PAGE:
Wednesday, March 15, 2006

Schneier on privacy

Bruce Schneier has an essay on the future of privacy in his latest crypto-gram.

"The pervasiveness of computers has resulted in the almost constant
surveillance of everyone, with profound implications for our society
and our freedoms. Corporations and the police are both using this new
trove of surveillance data. We as a society need to understand the
technological trends and discuss their implications. If we ignore the
problem and leave it to the "market," we'll all find that we have
almost no privacy left...

Computers are involved more and
more in our transactions, and data are byproducts of these
transactions. As computer memory becomes cheaper, more and more of
these electronic footprints are being saved. And as processing becomes
cheaper, more and more of it is being cross-indexed and correlated, and
then used for secondary purposes.

Information about us has value. It has value to the police, but it also
has value to corporations. The Justice Department wants details of
Google searches, so they can look for patterns that might help find
child pornographers. Google uses that same data so it can deliver
context-sensitive advertising messages. The city of Baltimore uses
aerial photography to surveil every house, looking for building permit

In a sense, we're living in a unique time in history. Identification
checks are common, but they still require us to whip out our ID. Soon
it'll happen automatically, either through an RFID chip in our wallet
or face-recognition from cameras. And those cameras, now visible, will
shrink to the point where we won't even see them.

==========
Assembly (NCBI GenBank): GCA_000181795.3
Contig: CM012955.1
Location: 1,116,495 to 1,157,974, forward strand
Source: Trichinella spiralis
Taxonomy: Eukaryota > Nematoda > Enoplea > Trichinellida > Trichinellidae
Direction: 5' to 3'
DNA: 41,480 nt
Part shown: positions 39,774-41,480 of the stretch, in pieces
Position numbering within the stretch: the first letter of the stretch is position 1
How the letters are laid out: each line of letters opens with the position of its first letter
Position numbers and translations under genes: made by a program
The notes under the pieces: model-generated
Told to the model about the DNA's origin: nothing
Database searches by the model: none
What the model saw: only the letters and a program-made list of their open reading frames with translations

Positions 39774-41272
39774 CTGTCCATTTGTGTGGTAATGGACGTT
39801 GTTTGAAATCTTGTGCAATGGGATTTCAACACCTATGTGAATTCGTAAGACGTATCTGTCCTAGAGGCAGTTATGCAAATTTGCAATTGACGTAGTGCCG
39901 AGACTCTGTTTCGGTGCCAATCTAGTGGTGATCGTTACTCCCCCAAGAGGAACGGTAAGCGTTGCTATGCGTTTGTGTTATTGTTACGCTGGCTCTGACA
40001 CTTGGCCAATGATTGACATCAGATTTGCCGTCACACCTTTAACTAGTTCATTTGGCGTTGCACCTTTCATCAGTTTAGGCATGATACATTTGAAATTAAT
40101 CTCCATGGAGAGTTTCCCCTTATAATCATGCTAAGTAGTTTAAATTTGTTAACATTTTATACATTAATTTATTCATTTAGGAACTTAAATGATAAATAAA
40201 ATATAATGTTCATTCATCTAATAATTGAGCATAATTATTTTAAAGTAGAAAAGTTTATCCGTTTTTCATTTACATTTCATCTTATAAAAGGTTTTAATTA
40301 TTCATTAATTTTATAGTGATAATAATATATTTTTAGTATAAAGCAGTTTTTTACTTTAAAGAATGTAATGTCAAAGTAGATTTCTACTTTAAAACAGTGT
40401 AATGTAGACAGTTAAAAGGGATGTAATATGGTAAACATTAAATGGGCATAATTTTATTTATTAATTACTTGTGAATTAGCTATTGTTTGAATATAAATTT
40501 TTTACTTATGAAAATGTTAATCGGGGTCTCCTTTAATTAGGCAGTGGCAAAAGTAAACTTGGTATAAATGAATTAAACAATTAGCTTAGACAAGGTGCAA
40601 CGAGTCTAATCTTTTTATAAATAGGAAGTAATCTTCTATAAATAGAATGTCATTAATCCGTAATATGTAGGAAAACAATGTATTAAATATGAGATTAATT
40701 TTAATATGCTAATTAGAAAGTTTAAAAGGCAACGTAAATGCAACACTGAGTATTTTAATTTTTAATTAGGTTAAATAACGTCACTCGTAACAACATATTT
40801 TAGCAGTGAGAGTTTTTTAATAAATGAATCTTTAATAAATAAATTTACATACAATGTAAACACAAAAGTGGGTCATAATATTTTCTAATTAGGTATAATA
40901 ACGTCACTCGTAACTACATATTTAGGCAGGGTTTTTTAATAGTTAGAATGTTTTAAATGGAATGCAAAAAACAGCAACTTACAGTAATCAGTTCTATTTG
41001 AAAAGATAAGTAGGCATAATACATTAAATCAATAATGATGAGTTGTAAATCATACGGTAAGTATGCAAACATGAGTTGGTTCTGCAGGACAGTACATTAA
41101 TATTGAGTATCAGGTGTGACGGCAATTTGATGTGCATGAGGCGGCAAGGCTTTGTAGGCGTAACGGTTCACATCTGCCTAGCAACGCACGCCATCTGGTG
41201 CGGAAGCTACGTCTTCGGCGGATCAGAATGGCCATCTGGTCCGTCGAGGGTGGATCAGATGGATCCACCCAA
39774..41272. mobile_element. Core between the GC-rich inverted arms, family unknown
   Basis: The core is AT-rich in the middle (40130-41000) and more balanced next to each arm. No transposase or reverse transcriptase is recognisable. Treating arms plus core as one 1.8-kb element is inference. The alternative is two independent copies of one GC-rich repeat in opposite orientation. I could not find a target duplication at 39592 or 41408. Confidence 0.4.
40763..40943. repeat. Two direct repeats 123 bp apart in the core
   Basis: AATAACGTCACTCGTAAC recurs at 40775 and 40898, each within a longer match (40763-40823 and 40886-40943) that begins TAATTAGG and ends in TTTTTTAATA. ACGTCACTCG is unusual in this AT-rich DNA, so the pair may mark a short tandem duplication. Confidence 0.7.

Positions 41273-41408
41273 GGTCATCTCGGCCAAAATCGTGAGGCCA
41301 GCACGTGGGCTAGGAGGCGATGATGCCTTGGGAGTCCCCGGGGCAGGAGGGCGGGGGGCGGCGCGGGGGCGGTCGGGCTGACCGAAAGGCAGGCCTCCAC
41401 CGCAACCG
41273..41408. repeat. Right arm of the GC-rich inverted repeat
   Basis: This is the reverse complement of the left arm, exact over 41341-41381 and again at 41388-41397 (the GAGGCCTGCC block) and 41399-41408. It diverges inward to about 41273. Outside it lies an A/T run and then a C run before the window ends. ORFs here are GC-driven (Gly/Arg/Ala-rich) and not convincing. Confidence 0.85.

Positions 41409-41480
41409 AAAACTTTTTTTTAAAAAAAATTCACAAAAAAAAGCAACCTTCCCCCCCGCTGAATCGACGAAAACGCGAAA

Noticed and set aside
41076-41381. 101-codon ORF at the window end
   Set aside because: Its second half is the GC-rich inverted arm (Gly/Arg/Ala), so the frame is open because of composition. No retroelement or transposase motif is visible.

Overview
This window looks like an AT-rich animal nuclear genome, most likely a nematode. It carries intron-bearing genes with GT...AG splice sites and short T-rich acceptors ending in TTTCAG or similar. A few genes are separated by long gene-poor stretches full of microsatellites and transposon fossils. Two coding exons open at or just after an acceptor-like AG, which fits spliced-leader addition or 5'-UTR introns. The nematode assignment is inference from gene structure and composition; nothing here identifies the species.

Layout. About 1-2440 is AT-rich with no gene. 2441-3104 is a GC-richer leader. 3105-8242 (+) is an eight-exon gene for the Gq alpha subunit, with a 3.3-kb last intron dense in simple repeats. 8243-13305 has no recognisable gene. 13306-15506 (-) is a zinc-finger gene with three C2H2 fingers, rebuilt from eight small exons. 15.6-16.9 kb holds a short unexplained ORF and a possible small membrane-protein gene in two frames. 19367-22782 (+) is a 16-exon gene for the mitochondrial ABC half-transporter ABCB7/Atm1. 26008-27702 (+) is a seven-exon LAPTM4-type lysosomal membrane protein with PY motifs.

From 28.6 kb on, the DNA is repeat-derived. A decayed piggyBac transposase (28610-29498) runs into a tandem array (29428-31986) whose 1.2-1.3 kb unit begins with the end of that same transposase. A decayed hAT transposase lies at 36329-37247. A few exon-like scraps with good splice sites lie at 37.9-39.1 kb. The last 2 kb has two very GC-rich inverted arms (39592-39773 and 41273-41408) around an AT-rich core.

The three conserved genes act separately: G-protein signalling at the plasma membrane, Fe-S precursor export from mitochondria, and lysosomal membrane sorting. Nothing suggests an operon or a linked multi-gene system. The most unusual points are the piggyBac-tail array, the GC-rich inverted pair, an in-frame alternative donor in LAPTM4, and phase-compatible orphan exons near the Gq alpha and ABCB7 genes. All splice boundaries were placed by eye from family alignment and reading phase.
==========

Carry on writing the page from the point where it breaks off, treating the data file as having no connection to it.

We're never going to stop the march of technology, but we can enact
legislation to protect our privacy: comprehensive laws regulating what
can be done with personal information about us, and more privacy
protection from the police. Today, personal information about you is
not yours; it's owned by the collector. There are laws protecting
specific pieces of personal data -- videotape rental records, health
care information -- but nothing like the broad privacy protection laws
you find in European countries. That's really the only solution;
leaving the market to sort this out will result in even more invasive
wholesale surveillance.

Most of us are happy to give out personal information in exchange for
specific services. What we object to is the surreptitious collection of
personal information, and the secondary use of information once it's
collected: the buying and selling of our information behind our back.

In some ways, this tidal wave of data is the pollution problem of the
information age. All information processes produce it. If we ignore the
problem, it will stay around forever. And the only way to successfully
deal with it is to pass laws regulating its generation, use and
eventual disposal."

Libertarian free marketeers won't like his conclusions but they're sound, if not sufficient. The kind of privacy regulations we have in Europe are regularly undermined by governments and commerce ignoring, regulating around (e.g. in the name of national security) and exploiting loopholes you could drive a horse and cart through (there are huge loopholes in Europrivacy regulation). Remember the EU has agreed that airlines should be forced to routinely hand over passenger data to the US authorities, arguably in breach of EU laws, yet there are no similar requirements on airlines in the US to do likewise. Yes I know some of them have been doing so voluntarily as part of the testing programs for CAPPSII and Secure Flight. I'm just saying regulation, particularly of the Swiss cheese variety, is not a panacea on its own.

In addition to having sound privacy laws, we have to ensure they are rigorously enforced (Dr Larry Brilliant's "early detection, early response" mantra applies to privacy too) and also supported by sound privacy enhancing technologies and network architectures that smart folks like Kim Cameron and Stefan Brands have been contemplating for some time. In addition further social and cultural awareness of the digital personas we create and deposit in so many different places and ways is needed, as well as an understanding of the value of that personal data both to ourselves and the organisations who collect, manipulate, analyse, use, buy and sell it.

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